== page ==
Donald Trump
Trump has fired a number of figures in his orbit as president. In this photo, U.S. President Donald Trump points as he speaks about policy changes he is making toward Cuba at the Manuel Artime Theater in the Little Havana neighborhood on June 16, 2017 in Miami, Florida. The President will re-institute some of the restrictions on travel to Cuba and U.S. business dealings with entities tied to the Cuban military and intelligence services. Joe Raedle/Getty Images

Another top official has moved on from the Trump administration as Health Secretary Tom Price announced his resignation on Sept. 29 following a travel scandal that involved over $1 million in taxpayer-funded military and non-commercial flights.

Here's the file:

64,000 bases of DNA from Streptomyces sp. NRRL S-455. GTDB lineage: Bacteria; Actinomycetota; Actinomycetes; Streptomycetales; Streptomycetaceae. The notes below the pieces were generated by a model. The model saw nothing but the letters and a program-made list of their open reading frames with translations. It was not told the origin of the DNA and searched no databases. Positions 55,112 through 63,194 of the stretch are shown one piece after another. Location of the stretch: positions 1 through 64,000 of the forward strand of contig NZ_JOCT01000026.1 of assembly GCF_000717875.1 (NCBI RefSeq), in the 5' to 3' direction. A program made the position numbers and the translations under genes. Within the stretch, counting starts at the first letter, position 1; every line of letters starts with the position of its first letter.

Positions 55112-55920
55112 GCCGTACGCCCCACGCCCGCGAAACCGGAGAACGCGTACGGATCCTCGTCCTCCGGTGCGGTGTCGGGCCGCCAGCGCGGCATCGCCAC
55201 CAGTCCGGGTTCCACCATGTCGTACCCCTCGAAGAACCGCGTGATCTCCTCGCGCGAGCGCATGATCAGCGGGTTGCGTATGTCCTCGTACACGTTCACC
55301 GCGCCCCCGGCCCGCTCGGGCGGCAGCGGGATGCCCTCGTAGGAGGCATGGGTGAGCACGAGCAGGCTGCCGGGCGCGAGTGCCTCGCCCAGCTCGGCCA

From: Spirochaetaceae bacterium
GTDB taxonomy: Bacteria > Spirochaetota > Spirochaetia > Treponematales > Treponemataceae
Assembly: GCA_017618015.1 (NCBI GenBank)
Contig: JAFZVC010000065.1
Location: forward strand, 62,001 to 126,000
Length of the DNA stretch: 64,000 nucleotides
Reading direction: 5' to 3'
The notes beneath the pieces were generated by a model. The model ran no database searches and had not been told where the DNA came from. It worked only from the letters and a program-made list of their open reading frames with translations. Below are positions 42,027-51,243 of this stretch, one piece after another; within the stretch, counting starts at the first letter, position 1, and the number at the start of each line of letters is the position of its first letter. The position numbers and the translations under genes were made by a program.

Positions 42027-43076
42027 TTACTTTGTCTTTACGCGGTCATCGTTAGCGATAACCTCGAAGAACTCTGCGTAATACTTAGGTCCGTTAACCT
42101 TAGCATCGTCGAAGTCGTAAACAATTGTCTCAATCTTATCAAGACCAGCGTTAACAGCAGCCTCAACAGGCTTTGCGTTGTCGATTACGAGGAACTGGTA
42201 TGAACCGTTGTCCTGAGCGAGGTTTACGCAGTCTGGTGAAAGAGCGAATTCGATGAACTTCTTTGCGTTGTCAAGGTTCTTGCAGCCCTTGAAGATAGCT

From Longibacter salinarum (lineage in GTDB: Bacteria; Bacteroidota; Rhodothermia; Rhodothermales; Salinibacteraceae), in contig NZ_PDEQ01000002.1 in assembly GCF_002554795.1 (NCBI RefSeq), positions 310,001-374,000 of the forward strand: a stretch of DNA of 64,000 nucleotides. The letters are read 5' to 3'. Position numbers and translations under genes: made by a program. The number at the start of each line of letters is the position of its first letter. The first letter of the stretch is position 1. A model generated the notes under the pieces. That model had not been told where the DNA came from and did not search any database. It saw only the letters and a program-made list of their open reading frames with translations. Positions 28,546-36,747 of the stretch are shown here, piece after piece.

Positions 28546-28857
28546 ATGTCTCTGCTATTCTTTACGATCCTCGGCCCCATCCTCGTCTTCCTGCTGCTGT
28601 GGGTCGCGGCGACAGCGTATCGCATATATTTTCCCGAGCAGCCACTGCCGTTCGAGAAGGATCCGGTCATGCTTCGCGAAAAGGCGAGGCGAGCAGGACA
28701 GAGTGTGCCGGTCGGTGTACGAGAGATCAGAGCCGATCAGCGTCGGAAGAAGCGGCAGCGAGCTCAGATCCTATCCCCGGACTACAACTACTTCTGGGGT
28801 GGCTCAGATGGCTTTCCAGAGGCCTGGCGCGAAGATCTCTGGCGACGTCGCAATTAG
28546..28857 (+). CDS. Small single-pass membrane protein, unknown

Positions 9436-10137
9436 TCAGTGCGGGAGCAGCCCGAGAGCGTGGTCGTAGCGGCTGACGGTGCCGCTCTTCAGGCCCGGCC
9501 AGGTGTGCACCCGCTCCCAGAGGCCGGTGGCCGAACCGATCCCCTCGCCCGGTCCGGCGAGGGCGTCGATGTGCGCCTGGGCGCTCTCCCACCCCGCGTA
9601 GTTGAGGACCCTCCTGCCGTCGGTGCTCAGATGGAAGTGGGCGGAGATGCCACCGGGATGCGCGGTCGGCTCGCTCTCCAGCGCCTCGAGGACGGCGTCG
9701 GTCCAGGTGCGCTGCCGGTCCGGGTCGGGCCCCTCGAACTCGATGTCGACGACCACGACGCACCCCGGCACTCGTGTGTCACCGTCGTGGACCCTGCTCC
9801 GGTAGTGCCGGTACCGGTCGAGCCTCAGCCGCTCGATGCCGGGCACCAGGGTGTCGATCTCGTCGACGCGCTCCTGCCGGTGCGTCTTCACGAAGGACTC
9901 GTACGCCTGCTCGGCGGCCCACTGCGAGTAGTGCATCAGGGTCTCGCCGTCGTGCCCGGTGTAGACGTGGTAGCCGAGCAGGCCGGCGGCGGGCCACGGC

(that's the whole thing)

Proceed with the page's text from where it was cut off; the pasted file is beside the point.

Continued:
The news comes after President Donald Trump fired his longtime aide and former White House Director of Advance George Gigicos in retaliation for poor turnout to his late-August rally in Phoenix. Gigicos’ dismissal followed the news that Trump had also forced out former Deputy Assistant to the President Sebastian Gorka, one of the most controversial figures in Trump’s cohort.

Steve Bannon was ousted in August from his role in Trump’s administration, for which he served as the White House chief strategist. First daughter and Presidential Advisor Ivanka Trump and Senior Advisor to the President Jared Kushner reportedly had a role in Bannon’s removal.